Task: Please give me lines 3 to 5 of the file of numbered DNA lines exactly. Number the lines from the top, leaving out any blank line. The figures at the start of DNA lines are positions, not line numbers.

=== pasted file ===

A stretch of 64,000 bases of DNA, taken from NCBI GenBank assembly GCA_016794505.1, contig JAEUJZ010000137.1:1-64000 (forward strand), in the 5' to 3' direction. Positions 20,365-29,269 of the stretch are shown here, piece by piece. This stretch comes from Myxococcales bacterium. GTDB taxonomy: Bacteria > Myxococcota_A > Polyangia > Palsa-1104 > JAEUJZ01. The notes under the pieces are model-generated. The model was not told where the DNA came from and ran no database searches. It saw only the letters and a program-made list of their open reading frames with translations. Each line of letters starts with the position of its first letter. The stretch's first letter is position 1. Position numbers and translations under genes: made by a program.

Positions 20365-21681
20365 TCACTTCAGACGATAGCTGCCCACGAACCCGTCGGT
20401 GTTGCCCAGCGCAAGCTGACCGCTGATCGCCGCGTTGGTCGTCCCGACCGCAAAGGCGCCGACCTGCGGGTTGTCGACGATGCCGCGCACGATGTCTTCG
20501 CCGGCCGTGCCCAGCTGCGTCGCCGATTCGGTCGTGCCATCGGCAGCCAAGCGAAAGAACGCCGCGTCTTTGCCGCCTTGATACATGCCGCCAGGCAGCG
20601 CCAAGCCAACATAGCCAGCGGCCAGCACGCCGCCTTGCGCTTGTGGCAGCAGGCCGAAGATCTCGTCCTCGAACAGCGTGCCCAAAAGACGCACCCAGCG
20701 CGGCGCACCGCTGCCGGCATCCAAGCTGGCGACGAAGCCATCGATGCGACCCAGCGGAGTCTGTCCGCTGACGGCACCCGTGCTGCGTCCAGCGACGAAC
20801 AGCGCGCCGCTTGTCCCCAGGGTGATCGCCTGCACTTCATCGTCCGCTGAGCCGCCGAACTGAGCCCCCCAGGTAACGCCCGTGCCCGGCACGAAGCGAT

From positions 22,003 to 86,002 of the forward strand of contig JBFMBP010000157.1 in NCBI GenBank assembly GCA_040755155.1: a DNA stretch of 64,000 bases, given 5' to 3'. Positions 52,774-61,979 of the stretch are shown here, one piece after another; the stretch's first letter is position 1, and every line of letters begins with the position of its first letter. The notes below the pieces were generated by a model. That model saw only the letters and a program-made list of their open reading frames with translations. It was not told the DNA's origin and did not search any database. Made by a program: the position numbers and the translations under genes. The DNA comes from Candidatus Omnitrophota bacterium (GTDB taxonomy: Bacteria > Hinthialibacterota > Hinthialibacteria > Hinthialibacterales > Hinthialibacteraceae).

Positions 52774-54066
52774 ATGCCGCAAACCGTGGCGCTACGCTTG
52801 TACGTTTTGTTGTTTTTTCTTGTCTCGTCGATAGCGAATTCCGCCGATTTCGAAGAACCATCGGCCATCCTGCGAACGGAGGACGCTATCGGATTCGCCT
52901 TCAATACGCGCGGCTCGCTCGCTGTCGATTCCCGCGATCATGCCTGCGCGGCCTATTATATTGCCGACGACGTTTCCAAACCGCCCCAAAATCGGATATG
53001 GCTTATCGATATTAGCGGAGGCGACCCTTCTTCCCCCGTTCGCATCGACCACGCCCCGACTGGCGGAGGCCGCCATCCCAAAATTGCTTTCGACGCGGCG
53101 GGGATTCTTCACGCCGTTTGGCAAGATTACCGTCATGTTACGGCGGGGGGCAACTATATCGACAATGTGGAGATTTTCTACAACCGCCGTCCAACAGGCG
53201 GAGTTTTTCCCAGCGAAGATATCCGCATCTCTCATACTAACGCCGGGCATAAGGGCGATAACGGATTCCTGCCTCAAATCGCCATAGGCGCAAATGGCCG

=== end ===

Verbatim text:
20365 TCACTTCAGACGATAGCTGCCCACGAACCCGTCGGT
20401 GTTGCCCAGCGCAAGCTGACCGCTGATCGCCGCGTTGGTCGTCCCGACCGCAAAGGCGCCGACCTGCGGGTTGTCGACGATGCCGCGCACGATGTCTTCG
20501 CCGGCCGTGCCCAGCTGCGTCGCCGATTCGGTCGTGCCATCGGCAGCCAAGCGAAAGAACGCCGCGTCTTTGCCGCCTTGATACATGCCGCCAGGCAGCG